Kurbanjan Samat (File photo)
When amateur boxer Kurbanjan Samat bought his first camera, he never expected to use photos to fight the stereotypes surrounding people from his native Xinjiang.
"You might be thought of as a barbecue operator, nut cake vendor, or even dangerous person by some people if you're from Xinjiang," the 33-year-old Uygur photographer and documentary filmmaker says, referring to the wrong perceptions of people from this remote northwest corner of China.
Following a series of terrorist incidents inside and outside Xinjiang in recent years, the region that accounts for one-sixth of China's land territory begins to attract more attention.
People like Kurbanjan want to show real lives of Xinjiang people and make others better understand this multicultural region.
Kurbanjan dresses like a typical young stylish Chinese man in a fitted black shirt, cream rayon pants and black sneakers, as he is interviewed about his photo essay "I Am from Xinjiang", which tells the stories of 100 Xinjiangers of various ethnicities and professions across China.
With a Chinese and English version well received, its Arabic, Turkish and Japanese translations are in the pipeline.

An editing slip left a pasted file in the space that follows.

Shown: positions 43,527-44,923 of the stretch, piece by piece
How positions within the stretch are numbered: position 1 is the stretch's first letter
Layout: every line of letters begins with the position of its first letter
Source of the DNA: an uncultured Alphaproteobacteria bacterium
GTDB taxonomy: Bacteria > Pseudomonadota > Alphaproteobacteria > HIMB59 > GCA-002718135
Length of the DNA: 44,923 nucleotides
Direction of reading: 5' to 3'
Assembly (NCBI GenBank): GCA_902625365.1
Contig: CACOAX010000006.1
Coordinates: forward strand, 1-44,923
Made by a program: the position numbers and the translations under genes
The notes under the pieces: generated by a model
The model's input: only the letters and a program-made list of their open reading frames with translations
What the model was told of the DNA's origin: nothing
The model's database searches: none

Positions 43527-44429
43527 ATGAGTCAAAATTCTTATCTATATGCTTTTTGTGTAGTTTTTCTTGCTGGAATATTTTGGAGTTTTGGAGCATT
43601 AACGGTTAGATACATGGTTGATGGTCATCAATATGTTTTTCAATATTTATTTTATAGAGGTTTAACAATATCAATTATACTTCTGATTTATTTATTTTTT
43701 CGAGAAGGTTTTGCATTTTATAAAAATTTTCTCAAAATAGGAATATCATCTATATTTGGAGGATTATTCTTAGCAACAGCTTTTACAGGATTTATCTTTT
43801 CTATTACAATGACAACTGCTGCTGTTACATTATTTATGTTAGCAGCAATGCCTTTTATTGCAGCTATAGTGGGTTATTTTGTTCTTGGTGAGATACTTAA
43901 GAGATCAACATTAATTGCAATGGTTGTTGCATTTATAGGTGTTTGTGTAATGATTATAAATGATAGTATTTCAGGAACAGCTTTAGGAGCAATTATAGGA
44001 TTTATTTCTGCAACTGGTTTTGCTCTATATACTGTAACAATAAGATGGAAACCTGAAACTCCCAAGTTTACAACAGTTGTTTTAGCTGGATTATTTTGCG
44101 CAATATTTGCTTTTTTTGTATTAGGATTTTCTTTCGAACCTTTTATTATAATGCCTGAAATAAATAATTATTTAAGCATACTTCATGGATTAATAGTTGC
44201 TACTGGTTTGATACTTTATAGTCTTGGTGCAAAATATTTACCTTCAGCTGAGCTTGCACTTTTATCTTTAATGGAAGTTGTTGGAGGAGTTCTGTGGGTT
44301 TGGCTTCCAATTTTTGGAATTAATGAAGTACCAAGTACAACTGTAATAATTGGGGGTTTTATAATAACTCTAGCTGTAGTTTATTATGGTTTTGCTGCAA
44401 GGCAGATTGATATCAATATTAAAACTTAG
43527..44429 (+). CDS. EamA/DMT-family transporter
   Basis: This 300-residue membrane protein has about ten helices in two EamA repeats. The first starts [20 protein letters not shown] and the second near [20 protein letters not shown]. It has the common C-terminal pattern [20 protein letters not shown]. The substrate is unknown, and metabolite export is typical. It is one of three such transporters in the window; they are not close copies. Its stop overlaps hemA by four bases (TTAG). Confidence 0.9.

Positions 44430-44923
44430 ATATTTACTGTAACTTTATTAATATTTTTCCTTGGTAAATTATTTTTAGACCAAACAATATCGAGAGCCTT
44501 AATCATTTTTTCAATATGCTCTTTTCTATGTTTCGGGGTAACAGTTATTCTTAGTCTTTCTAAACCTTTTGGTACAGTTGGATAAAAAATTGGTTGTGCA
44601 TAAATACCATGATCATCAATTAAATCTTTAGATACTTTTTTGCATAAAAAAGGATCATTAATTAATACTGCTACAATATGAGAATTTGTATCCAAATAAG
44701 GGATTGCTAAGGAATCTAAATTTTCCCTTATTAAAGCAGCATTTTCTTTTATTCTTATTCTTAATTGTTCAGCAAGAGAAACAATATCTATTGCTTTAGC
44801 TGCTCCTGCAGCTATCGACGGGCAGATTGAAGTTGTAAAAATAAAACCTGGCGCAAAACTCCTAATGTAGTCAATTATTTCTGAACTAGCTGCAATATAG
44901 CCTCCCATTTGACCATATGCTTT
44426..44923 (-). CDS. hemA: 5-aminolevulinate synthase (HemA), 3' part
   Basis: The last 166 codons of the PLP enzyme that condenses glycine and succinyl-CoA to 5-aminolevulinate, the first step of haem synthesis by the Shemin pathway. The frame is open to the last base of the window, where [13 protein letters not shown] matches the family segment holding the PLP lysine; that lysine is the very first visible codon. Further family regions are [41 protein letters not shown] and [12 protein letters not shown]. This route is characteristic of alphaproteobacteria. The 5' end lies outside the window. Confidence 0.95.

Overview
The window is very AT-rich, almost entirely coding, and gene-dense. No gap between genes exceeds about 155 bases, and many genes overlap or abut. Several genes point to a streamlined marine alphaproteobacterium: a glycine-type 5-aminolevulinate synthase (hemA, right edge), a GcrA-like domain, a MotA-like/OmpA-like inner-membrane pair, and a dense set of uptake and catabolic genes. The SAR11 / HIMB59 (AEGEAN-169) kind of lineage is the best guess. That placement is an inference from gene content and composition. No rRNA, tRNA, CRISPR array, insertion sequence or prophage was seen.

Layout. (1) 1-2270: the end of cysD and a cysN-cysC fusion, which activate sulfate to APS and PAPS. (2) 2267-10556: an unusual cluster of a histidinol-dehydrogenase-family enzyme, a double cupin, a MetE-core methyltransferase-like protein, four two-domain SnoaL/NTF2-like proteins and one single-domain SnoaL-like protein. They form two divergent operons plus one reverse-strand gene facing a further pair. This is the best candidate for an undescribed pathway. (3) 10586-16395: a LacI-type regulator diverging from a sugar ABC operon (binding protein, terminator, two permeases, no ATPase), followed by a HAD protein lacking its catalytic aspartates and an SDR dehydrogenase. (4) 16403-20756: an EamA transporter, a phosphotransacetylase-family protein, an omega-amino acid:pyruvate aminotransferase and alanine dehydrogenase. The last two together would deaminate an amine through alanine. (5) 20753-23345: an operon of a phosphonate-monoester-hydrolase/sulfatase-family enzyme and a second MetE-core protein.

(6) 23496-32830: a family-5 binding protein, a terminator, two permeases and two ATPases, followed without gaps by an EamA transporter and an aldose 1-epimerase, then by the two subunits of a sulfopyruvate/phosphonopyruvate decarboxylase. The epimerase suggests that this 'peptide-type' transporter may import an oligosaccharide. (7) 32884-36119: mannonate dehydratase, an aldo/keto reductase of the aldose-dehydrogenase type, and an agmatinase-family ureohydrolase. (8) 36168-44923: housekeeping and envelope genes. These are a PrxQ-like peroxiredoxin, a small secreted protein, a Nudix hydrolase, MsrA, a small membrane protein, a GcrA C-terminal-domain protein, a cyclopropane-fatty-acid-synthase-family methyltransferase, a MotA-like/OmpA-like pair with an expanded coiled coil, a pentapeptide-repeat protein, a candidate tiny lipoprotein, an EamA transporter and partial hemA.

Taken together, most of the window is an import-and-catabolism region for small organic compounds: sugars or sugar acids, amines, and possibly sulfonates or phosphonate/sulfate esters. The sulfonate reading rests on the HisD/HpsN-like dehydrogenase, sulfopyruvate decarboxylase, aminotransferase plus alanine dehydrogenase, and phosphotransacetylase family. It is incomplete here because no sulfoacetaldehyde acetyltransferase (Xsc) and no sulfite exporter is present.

Kurbanjan is raising money to turn the work into a documentary film.
Explaining his motivation for the project, he points to an online comment by a child from Henan who wrote that he has never been to Xinjiang but supports what Kurbanjan is doing because he knows what it is like to combat stereotypes -- in his case, Henan people are liars.
Regional stereotypes exist in many parts of China.
Henan Province used to be thought of as the center of counterfeiting. Several young Henan residents have written a book to express their discontent with the stigma.
"People have a tendency to label a certain group after a certain incident," Kurbanjan says. "The stories I told have nothing to do with ethnicity, religion and region. We are the same."
Critics have said that besides Kurbanjan's images, what's impressive is the stories behind the pictures. Each is accompanied by a biography of their subject, and Kurbanjan's backstory is no less interesting.